With respect to incapacitated rapes, Belknap says one of her goals is to change society’s message that women who drink deserve, or should expect, to be raped.

“It’s really complicated, because our values don’t actually change when we’re drinking, yet it gives people an avenue to argue they’re not responsible for their actions. So at the same time that offenders are typically let off of the hook for incapacitated rapes, the victims are blamed for them,” she says.

Belknap notes the added fear associated with acquaintance rapes as compared to stranger rapes. After stranger rapes, victims are often afraid of men they don’t know. When incapacitated rape occurs with acquaintances, “it can make the victim afraid of everyone, and it’s pretty standard that the victim leaves the university,” she says.

Belknap also cautions that marginalized people, whether due to gender, sexual identity, race or a disability, often experience increased risks of SGBA.

“Any identity that makes someone stigmatized or isolated makes them more vulnerable for people targeting them,” she says. “It is important to listen to them and prevent marginalization.”

She admits her study focuses only on women who are able to attend college, but she maintains that all women benefit from research on these issues in college.

“Universities are ideal springboards for influencing policy on stealth and other abuse, because most of us doing this research are at universities with students,” Belknap says. “If we can’t address sexism, racism, campus rape and so on in college classes, where can we?”

elknap says this dialogue is especially important to combat “rape culture.”

“Not only do criminal legal system actors often fail to take SGBAs seriously, but friends, family, coworkers, the abusers and the victims sometimes minimize these offenses because they are not violent,” the authors write.

“Prevention is key (with more training and awareness), but so are campus policies, and campus, police, and court responses to these serious abuses of college women.”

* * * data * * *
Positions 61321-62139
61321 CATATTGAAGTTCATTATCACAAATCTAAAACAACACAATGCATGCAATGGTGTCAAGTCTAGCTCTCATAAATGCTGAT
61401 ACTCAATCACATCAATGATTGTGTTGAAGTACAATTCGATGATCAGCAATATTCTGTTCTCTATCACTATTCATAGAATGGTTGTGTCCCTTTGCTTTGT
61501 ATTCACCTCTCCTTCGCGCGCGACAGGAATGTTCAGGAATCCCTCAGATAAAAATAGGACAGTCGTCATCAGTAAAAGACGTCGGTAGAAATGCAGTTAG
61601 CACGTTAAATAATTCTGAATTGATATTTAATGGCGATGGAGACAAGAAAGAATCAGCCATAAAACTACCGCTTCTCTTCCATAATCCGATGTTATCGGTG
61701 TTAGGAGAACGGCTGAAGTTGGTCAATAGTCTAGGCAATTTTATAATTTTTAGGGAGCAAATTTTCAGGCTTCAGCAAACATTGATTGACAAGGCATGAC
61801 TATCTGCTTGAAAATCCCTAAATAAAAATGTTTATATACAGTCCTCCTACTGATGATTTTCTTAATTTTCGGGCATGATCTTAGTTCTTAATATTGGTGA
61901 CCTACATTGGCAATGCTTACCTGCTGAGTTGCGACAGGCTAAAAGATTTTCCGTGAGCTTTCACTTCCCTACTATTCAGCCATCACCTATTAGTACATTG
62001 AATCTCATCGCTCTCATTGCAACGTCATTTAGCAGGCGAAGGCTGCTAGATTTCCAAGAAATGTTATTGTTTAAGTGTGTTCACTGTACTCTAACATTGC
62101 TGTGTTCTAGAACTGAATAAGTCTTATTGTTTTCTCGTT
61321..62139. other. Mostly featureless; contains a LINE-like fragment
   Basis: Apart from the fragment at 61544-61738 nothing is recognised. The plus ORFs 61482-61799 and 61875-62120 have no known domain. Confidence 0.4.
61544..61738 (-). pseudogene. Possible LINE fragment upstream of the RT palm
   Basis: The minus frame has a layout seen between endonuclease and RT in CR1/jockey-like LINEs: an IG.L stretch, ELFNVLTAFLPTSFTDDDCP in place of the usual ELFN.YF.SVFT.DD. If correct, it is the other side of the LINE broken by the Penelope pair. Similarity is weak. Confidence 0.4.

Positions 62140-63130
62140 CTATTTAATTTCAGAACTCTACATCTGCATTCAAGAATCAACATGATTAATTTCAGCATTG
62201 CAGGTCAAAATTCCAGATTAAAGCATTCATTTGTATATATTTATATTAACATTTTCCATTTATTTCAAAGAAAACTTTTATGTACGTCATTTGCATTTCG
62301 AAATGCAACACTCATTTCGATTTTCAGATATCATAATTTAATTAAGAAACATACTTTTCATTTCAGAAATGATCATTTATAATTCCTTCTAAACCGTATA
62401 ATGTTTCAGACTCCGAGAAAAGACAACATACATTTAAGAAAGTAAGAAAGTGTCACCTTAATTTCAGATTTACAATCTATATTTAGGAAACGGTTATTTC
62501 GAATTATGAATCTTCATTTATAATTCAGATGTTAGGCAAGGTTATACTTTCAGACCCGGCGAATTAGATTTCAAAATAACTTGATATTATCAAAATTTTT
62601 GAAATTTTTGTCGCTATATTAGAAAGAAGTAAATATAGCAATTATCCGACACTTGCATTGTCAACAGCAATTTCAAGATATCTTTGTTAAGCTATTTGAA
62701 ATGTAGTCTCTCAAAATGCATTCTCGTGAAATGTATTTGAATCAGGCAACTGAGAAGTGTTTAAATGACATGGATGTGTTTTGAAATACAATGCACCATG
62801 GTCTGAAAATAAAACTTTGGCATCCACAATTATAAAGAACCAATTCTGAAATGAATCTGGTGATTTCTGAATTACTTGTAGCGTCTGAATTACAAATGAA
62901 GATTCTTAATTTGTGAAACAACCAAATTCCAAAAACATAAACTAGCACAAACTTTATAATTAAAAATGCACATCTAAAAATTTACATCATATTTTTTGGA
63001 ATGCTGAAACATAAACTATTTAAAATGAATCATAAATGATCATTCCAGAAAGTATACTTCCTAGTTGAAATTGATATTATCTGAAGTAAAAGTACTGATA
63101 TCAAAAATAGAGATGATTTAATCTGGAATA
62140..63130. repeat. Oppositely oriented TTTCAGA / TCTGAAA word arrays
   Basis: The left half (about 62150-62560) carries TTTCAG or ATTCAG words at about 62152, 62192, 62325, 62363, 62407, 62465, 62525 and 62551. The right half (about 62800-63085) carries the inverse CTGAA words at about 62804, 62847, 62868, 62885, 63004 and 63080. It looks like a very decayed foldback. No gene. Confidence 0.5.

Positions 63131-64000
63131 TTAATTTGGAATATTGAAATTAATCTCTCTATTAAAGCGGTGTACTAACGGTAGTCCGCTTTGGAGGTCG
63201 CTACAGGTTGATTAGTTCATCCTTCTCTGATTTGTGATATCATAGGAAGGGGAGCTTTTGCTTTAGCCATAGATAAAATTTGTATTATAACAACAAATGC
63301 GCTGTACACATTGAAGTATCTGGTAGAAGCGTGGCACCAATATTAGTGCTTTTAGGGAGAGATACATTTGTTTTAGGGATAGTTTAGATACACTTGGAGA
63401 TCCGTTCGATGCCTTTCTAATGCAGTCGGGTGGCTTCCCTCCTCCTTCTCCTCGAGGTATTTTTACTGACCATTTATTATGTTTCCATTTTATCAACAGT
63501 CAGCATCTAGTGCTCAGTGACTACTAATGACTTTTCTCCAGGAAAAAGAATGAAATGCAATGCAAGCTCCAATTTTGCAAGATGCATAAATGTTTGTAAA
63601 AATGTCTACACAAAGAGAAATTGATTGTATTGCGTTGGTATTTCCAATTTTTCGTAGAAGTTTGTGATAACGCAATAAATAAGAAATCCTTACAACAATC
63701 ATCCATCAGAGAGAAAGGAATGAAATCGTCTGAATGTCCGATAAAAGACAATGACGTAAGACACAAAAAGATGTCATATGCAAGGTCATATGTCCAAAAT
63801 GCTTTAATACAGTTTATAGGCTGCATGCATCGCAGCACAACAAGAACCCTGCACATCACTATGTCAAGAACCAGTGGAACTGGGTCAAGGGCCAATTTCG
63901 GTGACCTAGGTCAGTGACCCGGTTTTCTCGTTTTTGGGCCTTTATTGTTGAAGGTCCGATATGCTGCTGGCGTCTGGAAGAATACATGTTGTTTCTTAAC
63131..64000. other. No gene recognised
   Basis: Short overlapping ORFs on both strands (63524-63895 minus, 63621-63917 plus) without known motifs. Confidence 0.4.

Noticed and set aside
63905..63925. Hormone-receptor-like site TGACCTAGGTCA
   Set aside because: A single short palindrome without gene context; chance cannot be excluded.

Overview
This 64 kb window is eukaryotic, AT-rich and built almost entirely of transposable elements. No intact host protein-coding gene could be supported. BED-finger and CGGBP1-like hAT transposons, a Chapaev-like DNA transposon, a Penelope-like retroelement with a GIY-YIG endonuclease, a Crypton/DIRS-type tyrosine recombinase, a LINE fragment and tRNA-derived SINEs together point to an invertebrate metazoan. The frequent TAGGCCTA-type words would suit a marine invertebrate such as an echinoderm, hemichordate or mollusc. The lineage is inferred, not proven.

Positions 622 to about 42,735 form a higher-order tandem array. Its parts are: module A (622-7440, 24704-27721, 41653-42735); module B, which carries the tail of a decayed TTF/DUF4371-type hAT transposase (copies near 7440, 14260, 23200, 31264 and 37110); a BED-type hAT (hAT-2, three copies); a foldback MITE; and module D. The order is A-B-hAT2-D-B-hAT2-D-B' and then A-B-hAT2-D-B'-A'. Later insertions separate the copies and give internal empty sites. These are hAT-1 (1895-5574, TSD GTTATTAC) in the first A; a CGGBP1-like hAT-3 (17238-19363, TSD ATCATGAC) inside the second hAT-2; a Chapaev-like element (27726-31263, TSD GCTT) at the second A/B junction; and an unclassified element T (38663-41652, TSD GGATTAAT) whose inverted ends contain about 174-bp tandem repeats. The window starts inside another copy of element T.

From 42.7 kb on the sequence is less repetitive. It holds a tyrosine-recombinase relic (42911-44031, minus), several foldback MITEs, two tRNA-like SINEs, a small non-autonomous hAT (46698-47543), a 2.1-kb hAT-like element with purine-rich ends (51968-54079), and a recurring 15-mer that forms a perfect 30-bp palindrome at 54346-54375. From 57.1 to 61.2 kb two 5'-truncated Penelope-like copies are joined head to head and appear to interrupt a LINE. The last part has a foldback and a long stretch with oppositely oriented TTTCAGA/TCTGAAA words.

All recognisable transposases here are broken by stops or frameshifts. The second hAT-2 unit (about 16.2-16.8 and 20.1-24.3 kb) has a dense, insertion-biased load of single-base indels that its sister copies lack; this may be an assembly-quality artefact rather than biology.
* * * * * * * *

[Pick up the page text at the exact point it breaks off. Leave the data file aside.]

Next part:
In class, Belknap used to cite studies indicating that fraternities were microcosms of rape culture, until her research and that of others revealed something different. She found that individual fraternities and sororities have unique cultures, even across one campus.

Some can condone rape and pose high risks for women attending their parties, while others can foster more gender equality, where rapes don’t occur, Belknap says.

“One study I read showed that based on the culture of a fraternity, some men and women change their behaviors to conform to the culture of the current fraternity. The encouraging part of this is that if we can change the culture of these individual places, we can make real changes. I do feel optimistic about this.”

Belknap continues to learn about the nuances of rape and Stealth Gender-Based Abuse through research.

“I’m not a therapist, but I am an advocate for students on campus,” she says. She encourages anyone who has been victimized to go to CU’s Office of Victim Assistance.

Belknap, president of the American Society of Criminology, recently published the fourth edition of her book “The Invisible Woman: Gender, Crime, and Justice.” She has won numerous research, teaching and service awards, most recently the 2014 Sociology Graduate Mentor of the Year and the 2014 Boulder Chamber of Commerce Women Who Light the Community Award for her work with FOCUS, a program for inmates coming out of the Boulder County Jail.

Office of Victim Assistance
(303) 492-8855 Much like a designated driver, a designated party-goer makes sure everyone gets back from the party safely.

Lara Herrington Watson is a CU alumna (’07) and freelance writer who splits her time between Denver and Phoenix.